The attackers took great pains to learn each bank’s particular system while they set up fake accounts at banks in the United States and China that could serve as the destination for transfers. Those accounts were set up at J.P. Morgan Chase and the Agricultural Bank of China, according to sources briefed on the investigation. Neither bank returned requests for comment.
That makes them rather non-unique in this story, since “no comment” has been a common response from those asked about this latest and clearly widespread hack.
Kaspersky Lab says that the scope of this attack affects more than 100 banks and other financial institutions in 30 nations. The Moscow-based firm further says that it has seen evidence of $300 million in theft through clients (which it cannot name due to non-disclosure agreements) and believes the total could be triple that.
However, even that projection is basically a guess because the thefts were limited to $10 million a transaction, and some banks were hit several times. The White House and the FBI have been briefed on the findings, but they say that it will take time to confirm them and assess the losses. So far, this is believed to have been the work of criminals, not a nationstate — as in the Sony Pictures/North Korea hack. The majority of the targets were in Russia, though Japan, the United States and Europe also were home to many breached organizations.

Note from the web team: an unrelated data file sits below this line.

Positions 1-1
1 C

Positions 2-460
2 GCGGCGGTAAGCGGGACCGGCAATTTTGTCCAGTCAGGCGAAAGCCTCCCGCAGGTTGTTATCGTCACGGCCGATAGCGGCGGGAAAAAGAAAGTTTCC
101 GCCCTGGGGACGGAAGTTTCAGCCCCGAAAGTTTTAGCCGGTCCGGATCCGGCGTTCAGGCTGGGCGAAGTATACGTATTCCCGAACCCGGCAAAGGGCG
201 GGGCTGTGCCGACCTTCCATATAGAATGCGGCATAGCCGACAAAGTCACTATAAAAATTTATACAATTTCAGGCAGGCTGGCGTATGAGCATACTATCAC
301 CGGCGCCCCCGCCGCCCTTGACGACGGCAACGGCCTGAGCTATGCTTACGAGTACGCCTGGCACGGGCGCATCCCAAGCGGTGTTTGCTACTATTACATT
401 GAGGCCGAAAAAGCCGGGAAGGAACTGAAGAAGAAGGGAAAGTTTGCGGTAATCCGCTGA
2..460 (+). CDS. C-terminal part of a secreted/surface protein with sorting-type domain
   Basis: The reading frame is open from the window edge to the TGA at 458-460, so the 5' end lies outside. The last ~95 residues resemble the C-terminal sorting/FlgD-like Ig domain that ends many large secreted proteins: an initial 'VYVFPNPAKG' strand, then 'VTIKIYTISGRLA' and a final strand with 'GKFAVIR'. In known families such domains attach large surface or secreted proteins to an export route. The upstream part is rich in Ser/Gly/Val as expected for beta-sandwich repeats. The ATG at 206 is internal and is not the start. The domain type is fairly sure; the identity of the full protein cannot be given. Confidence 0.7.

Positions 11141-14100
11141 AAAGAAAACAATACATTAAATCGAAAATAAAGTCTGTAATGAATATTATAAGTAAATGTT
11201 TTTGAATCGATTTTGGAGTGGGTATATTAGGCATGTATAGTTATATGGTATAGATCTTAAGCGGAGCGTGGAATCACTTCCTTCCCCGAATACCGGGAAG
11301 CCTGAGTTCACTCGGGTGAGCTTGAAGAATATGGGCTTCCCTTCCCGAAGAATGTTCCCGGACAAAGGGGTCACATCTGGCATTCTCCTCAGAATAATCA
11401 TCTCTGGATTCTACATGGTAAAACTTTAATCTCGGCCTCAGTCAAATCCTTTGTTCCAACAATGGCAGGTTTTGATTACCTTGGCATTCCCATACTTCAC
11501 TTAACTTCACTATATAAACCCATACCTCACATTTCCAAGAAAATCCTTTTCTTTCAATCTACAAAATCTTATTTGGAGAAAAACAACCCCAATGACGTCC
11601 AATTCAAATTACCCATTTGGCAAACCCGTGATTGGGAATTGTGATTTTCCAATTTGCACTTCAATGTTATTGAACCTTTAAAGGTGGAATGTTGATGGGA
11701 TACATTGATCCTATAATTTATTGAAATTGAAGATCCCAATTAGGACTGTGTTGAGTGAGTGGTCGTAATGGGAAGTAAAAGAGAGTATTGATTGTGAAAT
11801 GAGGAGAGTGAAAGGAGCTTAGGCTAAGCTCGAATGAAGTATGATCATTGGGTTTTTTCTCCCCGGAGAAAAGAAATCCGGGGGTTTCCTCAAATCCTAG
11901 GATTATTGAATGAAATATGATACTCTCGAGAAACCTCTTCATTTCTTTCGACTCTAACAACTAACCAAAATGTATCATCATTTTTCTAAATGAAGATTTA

So far no bank has come forward acknowledging the theft, but the Financial Services Information Sharing and Analysis Center noted in a statement that “our members are aware of this activity. We have disseminated intelligence on this attack to the members,” and that “some briefings were also provided by law enforcement entities."
The Times notes that the silence around the investigation appears motivated in part by the reluctance of banks to acknowledge that their systems were so easily breached, especially since it appears that attacks may be still be ongoing.
To cash out, which the lab estimates the criminal syndicate did after about two to four months of surveillance, criminals pursued multiple routes.
The largest sums were stolen by hacking into a bank’s accounting systems and taking advantage of the bank’s schedule for checking account figures.
“We found that many banks only check the accounts every 10 hours or so,” Mr. Golovanov of Kaspersky Lab said. “So in the interim, you could change the numbers and transfer the money.”
Using access gained by impersonating the banking officers, criminals would first add money to an existing balance — an account with $1,000 would be pumped up to $10,000. Then $9,000 would be transferred outside the bank. The accountholder was never the wiser and banks couldn’t immediately see the problem.
Mr. Doggett further told The Times that while most cyberthefts are “Bonnie and Clyde” “smash and grab” operations — in which attackers break in, take whatever they can grab and flee — that is not true of this latest breach. In this case, Mr. Doggett said, the heist was “much more ‘Ocean’s Eleven.’"